Home News Local News Torres Small trounces Republicans in fourth-quarter fundraising

Torres Small trounces Republicans in fourth-quarter fundraising

Daily Record File Photo U.S. Rep. Xochitl Torres Small, D-NM, speaks to attendees at the Democratic Party of Chaves County’s Pre-Primary Convention Jan. 25 at the Fraternal Order of Eagles in Roswell. Torres Small, who represents New Mexico’s 2nd Congressional District, which includes Chaves County, said in a press release Monday she was one of more than a dozen members of Congress to sign a letter to the Secretary of Agriculture calling for the formation of a “Rural COVID-19 Task Force.”

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U.S. Rep. Xochitl Torres Small, D-NM, ended last year with more money in her campaign war chest than all three of her Republican opponents combined.

A first-term congresswoman running for re-election in New Mexico’s 2nd Congressional District, Torres Small’s campaign raised $911,087 in the fourth quarter, according to reports filed with the Federal Election Commission. The fourth quarter is the period between Oct. 1 and Dec. 31 of last year.

Torres Small received 11,000 donations of under $100 in that timeframe, with most coming from New Mexico, according to a press release from her campaign.

Claire Chase, a Roswell resident and government relations director with an oil and gas company, led in fundraising among the three Republicans vying to take on Torres Small in November. Her campaign received $268,717 in donations in the final three months of 2019 and has $588,519 in the bank.

Mike Berg, Chase’s campaign manager, said in a statement 60% of contributions came from New Mexico.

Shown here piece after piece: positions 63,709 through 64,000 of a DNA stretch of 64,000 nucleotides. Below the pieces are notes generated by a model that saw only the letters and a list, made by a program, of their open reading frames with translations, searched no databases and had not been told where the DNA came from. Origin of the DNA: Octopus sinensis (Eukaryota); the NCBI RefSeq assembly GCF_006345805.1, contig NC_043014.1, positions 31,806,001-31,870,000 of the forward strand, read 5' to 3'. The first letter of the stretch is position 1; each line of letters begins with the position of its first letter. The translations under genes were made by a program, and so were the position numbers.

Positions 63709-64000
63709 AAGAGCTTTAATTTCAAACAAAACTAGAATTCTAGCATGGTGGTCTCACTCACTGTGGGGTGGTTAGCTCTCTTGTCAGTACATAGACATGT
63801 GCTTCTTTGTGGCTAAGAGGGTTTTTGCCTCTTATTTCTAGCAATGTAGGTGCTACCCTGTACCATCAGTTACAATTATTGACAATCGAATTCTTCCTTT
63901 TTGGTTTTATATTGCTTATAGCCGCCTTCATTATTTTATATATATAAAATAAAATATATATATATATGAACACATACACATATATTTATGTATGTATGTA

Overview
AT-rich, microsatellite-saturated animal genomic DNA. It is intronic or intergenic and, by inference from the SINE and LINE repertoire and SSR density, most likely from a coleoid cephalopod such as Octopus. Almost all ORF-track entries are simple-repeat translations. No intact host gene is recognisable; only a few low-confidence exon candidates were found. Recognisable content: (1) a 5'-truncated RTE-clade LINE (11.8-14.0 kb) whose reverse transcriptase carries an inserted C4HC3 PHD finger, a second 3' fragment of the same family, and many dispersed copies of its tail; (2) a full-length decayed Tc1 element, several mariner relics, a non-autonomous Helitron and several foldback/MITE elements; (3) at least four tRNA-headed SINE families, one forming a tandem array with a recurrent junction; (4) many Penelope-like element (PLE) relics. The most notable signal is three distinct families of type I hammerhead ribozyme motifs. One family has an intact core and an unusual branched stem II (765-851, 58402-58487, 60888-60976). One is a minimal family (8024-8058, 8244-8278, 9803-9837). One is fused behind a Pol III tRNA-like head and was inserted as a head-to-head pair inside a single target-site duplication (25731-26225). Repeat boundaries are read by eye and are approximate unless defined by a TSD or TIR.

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Yvette Herrell, a former state representative, raised $198,502 in the same period, and has $463,845 remaining in the bank, according to reports.

Chris Mathys, a businessman from Las Cruces, trailed the Republican field in fundraising, taking in $25,835. He has $200,159 remaining in the bank.

The reports state Torres Small’s fourth-quarter fundraising consisted of $512,908 in individual donations; $136,750 from political action committees — also known as PACs — and $389 from political party committees. Her campaign had also transferred $261,817 from other authorized campaign committees.

In the same period, Chase took in $247,417 from individuals; $18,500 from PACs and donated $2,800 of her own money to her campaign, according to reports.

Herrell’s donations in the final fundraising quarter consisted of $182,005 from individuals, $16,000 from PACs and $497.30 in offsets from operating expenditures.

Mathys, who has said his campaign does not accept money from PACs, received $1,835 from individuals and made a loan of $24,000 to his campaign.

Torres Small was elected to the normally Republican 2nd Congressional District by less than 3,000 votes. The 2020 race is currently rated as a “toss-up” by the Cook Political Report.

Breaking news reporter Alex Ross can be reached at 575-622-7710, ext. 301, or at breakingnews@rdrnews.com.

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